Stewart Lee’s introduction to How I Escaped My Certain Fate: The Life and Deaths of a Stand-Up Comedian is by far the best written history of modern British alternative comedians. I keep buying all these books like Sunshine on Putty and British Cult Comedy written by writers but they don’t it anything close to what Lee accomplishes by (a) having been there, (b) having a high level of writerly sophistication, and (c) describing his comedy colleagues in a way that suggests he’s not afraid to laud or offend.
If you ever wondered why Lee quit standup, what he did in his lost years besides Jerry Springer: The Opera, you get that story, told in a no-holds-bard, colorful description only Stewart Lee could effect. But more than “I did this, then I did that,” he has a pulled-back view of the industry at the time, as it was the changes in said industry–audience expectation, television, costs, management companies, Janet Street-Porter calling comedy the new rock’n’roll–that drove him out. Lee is not hesitant to name game changers by name, and who influenced whom. He pinpoints Ted Chippington, Simon Munnery, and David Baddiel all as being either extraordinarily influential or even “genius.” You get a real sense of circuit comedy and club life and what awards really mean. The big piece of proof that the comedy industry had changed was when, during Lee’s absence from the scene, Ricky Gervais became wildly famous doing essentially the same schtick that no one wanted to see from Lee back when he was touring. What people had wanted from comedy had shifted, and Gervais was there at the right time to cash in on it, while Lee had gotten in too early and got out before it became commercially viable.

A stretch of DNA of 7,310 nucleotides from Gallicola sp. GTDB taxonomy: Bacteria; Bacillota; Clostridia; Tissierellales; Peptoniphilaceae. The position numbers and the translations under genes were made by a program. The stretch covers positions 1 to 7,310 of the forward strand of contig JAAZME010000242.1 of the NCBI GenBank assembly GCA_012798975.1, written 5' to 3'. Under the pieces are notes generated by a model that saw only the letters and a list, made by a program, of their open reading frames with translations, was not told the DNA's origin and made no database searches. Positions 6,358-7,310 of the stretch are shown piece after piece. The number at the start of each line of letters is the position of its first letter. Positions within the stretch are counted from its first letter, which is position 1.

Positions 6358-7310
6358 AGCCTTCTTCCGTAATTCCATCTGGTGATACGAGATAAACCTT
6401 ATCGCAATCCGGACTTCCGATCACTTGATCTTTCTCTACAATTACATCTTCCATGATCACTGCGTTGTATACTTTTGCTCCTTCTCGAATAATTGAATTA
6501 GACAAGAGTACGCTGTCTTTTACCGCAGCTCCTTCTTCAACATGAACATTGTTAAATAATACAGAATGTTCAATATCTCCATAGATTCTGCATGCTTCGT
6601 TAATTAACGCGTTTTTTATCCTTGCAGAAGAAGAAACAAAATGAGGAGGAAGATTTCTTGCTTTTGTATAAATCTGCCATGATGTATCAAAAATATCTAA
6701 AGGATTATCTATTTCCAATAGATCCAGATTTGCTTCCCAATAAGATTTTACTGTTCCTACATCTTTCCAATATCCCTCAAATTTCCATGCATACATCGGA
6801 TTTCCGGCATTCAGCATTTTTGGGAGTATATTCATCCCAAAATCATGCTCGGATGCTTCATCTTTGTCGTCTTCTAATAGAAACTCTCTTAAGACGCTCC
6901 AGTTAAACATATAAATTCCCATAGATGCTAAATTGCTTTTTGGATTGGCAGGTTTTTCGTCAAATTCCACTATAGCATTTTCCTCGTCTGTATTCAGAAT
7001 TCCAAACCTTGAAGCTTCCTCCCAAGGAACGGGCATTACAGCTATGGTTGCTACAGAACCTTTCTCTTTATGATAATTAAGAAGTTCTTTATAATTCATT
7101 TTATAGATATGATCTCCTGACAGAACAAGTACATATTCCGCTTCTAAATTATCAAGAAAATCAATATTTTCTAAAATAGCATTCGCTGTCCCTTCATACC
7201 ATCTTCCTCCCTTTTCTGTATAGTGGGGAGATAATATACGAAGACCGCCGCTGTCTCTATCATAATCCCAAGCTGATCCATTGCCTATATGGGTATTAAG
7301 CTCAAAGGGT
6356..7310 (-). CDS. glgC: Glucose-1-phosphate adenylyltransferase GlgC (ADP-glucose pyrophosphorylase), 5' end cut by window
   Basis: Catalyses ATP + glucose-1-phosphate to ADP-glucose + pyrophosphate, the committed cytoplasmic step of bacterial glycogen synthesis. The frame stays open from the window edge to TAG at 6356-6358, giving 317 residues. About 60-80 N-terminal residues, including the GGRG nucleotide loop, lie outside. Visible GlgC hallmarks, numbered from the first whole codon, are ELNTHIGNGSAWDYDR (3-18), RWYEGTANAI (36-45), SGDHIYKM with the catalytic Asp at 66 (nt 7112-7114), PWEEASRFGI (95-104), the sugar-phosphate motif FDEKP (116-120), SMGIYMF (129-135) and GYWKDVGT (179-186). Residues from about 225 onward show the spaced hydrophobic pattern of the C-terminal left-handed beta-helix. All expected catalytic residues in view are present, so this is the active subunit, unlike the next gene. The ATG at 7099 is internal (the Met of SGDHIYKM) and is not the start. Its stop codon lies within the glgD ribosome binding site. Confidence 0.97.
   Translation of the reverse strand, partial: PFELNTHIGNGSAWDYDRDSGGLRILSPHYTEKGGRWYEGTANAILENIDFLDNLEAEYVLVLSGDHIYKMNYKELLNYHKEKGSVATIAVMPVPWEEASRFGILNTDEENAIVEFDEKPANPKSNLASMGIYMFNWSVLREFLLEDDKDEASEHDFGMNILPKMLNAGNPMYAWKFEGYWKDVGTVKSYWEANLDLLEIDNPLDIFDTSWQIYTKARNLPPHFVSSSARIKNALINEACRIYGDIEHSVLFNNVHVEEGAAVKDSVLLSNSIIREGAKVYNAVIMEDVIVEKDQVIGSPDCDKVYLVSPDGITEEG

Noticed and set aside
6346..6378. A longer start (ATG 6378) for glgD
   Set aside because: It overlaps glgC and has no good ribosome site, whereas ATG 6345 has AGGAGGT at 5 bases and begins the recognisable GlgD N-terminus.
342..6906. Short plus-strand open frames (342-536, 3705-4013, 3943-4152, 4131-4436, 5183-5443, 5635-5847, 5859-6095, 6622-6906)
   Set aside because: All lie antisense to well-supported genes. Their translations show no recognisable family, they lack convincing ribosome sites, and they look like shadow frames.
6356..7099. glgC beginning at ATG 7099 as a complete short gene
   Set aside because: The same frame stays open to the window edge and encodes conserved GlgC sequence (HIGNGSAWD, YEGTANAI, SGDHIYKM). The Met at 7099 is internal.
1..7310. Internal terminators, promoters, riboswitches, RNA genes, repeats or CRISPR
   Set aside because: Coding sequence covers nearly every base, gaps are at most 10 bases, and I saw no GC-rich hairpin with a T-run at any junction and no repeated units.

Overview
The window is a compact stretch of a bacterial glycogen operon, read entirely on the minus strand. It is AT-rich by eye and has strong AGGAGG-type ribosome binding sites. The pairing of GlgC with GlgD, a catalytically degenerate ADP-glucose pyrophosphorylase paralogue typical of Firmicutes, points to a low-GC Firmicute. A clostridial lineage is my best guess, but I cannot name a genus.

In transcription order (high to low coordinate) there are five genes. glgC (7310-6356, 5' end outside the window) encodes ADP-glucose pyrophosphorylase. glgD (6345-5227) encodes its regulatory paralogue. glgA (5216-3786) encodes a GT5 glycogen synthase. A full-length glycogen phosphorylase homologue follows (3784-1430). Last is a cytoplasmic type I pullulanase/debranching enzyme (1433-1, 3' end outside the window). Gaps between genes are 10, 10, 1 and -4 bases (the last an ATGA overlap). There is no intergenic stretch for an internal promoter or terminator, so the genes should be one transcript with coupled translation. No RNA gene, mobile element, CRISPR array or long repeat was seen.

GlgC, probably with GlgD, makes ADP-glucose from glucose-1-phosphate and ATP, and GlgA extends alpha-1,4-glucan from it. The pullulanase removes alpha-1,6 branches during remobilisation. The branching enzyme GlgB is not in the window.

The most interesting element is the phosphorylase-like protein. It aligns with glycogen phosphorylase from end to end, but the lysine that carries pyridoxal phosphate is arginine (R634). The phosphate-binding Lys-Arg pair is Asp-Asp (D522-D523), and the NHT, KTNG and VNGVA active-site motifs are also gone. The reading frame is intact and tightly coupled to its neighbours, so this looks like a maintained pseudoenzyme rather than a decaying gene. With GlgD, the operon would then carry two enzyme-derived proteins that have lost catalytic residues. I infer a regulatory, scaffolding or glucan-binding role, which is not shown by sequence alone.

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Teaser posts are reviews based on just the first chapter.